I have breast inserts that I can wear in a bra. When I wear them, I feel a little less conscious of my differentness. I feel a tiny bit less dissonance between who I am and who I once was. I don’t feel the need to fold in on myself. But the bras are uncomfortable. The inserts are hot and heavy. The holes where my drains once were are healed, but still tender. The bra band sits right on these scars. And it needs to be tight to keep from riding up. I sometimes feel like I am being choked when I wear my boobs – as if an invisible snake is constricting me until there is nothing left of me but a spine and a couple chunks of silicone. The choice to be boobed or boobless is a no-win at this point.

Last night, my children had a performance at a local Barnes and Noble. Sophie played the violin and then Sophie and Lucas sang with their respective school choirs. I wouldn’t have missed it for the world. I wore jeans and a t-shirt with a hoodie over the shirt. I chose not to wear my boobs for the reasons outlined above. Unfortunately, when the crowds gathered, it became so hot in that little corner of the bookstore that I couldn’t possible wear my hoodie. Without my protective covering, I sat with my arms crossed, trying to hide my concave chest – my belly hanging out below my arms. After a year with no sun, my arms were paler even than my wife’s normally translucent skin. The hair on my head was wet with sweat. I was incredibly uncomfortable throughout the entire performance because I was so wrapped up in how I felt about how I looked that I couldn’t focus on the reason we were there.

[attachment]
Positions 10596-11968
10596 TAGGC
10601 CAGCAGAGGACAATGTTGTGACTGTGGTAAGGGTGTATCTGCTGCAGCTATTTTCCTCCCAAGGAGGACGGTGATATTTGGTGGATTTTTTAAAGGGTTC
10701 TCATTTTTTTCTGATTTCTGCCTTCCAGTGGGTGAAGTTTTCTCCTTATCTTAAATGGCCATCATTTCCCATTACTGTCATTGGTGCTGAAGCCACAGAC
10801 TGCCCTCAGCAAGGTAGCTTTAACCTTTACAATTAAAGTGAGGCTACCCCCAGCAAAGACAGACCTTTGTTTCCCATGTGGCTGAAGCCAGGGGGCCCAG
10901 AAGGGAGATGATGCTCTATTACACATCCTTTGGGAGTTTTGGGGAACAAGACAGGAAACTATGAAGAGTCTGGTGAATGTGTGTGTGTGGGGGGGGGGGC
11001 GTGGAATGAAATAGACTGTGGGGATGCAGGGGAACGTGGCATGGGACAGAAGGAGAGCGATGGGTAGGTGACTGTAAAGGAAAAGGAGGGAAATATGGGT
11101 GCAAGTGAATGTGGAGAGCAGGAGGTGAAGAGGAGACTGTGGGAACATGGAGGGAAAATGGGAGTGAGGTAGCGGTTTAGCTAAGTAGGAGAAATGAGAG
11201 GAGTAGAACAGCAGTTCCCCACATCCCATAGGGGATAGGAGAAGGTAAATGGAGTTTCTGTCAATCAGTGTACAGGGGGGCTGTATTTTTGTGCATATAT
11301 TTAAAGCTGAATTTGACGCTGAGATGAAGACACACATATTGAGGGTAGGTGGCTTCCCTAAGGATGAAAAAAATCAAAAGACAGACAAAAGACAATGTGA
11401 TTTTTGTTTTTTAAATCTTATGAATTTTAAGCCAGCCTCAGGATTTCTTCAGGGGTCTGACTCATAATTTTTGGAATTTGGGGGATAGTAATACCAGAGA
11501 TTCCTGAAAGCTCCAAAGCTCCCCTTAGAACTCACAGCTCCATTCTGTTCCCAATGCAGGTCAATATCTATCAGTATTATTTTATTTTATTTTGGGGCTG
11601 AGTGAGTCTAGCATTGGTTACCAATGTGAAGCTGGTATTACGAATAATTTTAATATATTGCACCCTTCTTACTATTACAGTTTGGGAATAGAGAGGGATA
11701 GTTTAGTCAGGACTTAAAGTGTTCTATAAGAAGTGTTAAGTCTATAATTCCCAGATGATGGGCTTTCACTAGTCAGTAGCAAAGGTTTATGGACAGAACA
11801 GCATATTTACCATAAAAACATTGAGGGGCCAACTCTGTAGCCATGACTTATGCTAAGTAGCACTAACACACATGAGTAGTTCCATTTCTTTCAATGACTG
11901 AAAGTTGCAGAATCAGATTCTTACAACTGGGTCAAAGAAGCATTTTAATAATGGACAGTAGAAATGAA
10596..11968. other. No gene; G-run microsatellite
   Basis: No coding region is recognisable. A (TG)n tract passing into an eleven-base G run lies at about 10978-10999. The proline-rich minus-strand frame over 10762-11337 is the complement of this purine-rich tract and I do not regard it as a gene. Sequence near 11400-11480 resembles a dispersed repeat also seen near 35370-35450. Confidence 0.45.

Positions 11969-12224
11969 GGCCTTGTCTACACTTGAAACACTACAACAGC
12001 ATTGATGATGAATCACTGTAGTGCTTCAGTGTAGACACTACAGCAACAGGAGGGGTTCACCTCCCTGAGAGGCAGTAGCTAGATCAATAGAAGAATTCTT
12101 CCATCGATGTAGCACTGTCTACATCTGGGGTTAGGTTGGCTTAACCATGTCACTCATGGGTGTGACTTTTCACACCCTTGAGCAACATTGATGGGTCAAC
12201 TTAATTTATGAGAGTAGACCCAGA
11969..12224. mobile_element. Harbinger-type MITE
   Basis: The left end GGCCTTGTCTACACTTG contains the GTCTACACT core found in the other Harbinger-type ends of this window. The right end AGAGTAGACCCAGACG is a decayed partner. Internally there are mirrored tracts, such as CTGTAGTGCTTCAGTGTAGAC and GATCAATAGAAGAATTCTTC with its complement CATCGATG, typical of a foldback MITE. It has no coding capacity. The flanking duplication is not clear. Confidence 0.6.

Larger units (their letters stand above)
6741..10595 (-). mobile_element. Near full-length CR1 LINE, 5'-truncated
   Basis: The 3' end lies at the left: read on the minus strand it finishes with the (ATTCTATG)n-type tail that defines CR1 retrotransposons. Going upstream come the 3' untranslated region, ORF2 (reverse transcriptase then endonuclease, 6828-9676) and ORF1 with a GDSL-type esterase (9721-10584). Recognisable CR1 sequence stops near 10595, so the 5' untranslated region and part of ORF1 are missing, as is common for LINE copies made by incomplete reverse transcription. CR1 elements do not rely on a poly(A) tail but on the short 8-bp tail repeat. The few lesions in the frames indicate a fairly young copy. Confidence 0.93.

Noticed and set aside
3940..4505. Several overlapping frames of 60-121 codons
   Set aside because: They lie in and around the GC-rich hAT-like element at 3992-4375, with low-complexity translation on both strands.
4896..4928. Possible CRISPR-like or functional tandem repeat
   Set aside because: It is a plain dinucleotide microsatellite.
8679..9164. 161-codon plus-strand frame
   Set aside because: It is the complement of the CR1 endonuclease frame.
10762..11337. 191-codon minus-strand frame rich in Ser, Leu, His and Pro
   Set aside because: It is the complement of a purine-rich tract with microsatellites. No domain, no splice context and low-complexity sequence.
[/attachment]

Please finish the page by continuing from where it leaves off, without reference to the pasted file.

This is not me.

I do not like this person. But I do not know how to get rid of her. I am told that I will eventually get used to this new normal, that I will reach a day when I will feel comfortable in my own skin again.

Right now I am doubtful.

Wednesday, November 16, 2016

Radiation - A Piece of Cake??

Me. I survived.

Radiation is easy.

After enduring five months of chemotherapy and the pain and debilitation of a bilateral mastectomy, radiation is supposed to be a piece of cake. This phase of cancer treatment is often said to be the easiest of The Big Three.